Conflict of interest: PR firm representing Moderna and Pfizer is also working with the CDC to push vaccine propaganda
The public relations firm that represents COVID-19 vaccine makers Moderna and Pfizer has members of staff embedded in the vaccine communications division of the Centers for Disease Control and Prevention (CDC) in what is clearly a major conflict of interest
At the heart of the controversy is the New York-based firm Weber Shandwick, who has been helping Pfizer’s public relations efforts since 2003. This June, they also took on Moderna as a client after the small biotech firm rose to prominence as one of the forefront COVID-19 vaccine makers.
However, it has now emerged that the company also worked for the CDC during the COVID-19 pandemic, helping the agency's health communications. At this point, it should come as no surprise that the firm was involved in public relations campaigns pushing Americans to get COVID-19 vaccines.
In 2021 alone, vaccine makers raked in more than $34 billion of profits from the COVID-19 shots, which equals roughly $1000 per second, or $93.5 million per day. This year, they are poised to earn billions of dollars more as booster campaigns get underway with the approach of winter.
The conflict of interest was made clear when an employee of Weber Shandwick made a LinkedIn post sharing their excitement about upcoming work for the CDC's National Center for Immunization and Respiratory Diseases (NCIRD).
They wrote: “So excited to be starting a new role today! I'm joining Weber Shandwick as an Account Director supporting a contract I know well, at the CDC's NCIRD!”
The same company also won a government contract worth as much as $50 million to promote flu jabs to Americans. Its responsibilities included distributing articles and posts on social media pushing vaccines, along with press releases to the media. They also worked on ads for the vaccines.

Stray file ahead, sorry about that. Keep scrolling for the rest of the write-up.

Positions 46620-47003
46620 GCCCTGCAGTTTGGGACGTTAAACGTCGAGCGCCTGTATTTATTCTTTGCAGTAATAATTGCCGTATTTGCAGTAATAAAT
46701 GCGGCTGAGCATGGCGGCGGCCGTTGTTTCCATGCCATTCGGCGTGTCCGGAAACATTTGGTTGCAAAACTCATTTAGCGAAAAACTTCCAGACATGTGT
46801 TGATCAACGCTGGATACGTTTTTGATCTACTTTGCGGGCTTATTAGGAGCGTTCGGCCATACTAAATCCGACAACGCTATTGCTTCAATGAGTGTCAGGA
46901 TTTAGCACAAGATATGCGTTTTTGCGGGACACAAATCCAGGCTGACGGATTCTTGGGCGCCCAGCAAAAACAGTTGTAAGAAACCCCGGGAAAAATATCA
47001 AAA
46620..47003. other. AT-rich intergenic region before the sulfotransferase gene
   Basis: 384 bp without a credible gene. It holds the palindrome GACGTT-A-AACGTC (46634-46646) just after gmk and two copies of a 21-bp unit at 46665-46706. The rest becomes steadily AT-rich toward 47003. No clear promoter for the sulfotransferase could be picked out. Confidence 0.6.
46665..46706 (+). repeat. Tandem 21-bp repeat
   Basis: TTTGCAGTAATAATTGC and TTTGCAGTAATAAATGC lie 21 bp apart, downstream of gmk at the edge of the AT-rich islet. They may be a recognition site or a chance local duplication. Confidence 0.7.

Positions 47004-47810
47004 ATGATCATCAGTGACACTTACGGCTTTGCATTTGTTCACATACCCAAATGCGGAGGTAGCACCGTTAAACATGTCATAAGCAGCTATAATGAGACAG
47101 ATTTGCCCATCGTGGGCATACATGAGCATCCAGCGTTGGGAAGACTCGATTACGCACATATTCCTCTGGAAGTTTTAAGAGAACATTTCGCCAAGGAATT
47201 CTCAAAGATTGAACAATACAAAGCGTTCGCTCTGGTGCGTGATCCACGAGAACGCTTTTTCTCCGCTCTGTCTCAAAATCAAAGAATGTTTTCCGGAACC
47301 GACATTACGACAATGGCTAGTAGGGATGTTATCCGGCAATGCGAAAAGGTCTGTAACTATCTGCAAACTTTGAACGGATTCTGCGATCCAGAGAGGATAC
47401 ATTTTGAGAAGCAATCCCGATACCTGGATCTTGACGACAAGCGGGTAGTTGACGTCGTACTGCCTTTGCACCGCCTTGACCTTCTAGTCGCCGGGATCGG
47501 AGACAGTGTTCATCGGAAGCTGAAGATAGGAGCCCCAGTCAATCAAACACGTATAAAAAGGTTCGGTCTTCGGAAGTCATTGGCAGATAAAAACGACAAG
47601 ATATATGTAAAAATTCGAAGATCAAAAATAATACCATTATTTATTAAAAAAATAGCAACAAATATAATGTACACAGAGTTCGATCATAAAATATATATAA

A spokesperson for the PR firm told the Daily Mail
: “When we work for organizations in the same sector, we have a thorough vetting and mitigation process to avoid conflicts, including legal review, separate and distinct teams and strong confidentiality protocols.”
As outrageous as it may be, it is not surprising that employees of Pfizer’s and Moderna’s PR firms could have a hand in producing public information and guidance on COVID-19 vaccine policies.
Will this conflict of interest ever be investigated?
A spokesperson for Senator Rand Paul (R-KY), who has long expressed concerns about potential conflicts of interest in the CDC's vaccine recommendations, noted: “This new reporting that CDC had a contract with the same PR firm representing the manufacturers of the COVID-19 vaccine raises serious concerns.”
“The American people deserve transparency and these conflicts of interest will be thoroughly investigated by our committee next year,” the spokesperson added. Sen. Paul will be next in line after November’s midterm elections as the top Republican on the HELP Committee, which is responsible for overseeing the CDC.
Investigative journalist Paul D. Thacker highlighted a former Weber Shandwick employee’s LinkedIn account, where the employee said his role with the PR firm for the CDC “focuses on boosting vaccination rates for flu, HPV, whooping cough, and COVID-19.”
Professor of Medicine Dr. Martin Kulldorf, who previously worked with the CDC to develop vaccine safety evaluation systems, commented: “It is concerning that CDC talking points are provided by the same public relations company that works for the vaccine manufacturers.”
He added: “To ensure public trust, CDC must provide accurate, science-based evidence on vaccines. They have failed to do so.”
Earlier this month, a Pfizer executive admitted that the pharmaceutical firm did not know if its COVID-19 vaccine would actually stop the transmission of the disease before it made its way to the market last year. Nevertheless, the notion of getting vaccinated to help others
was used to guilt countless individuals into getting the jab who may not have done so otherwise.
Sources for this article include: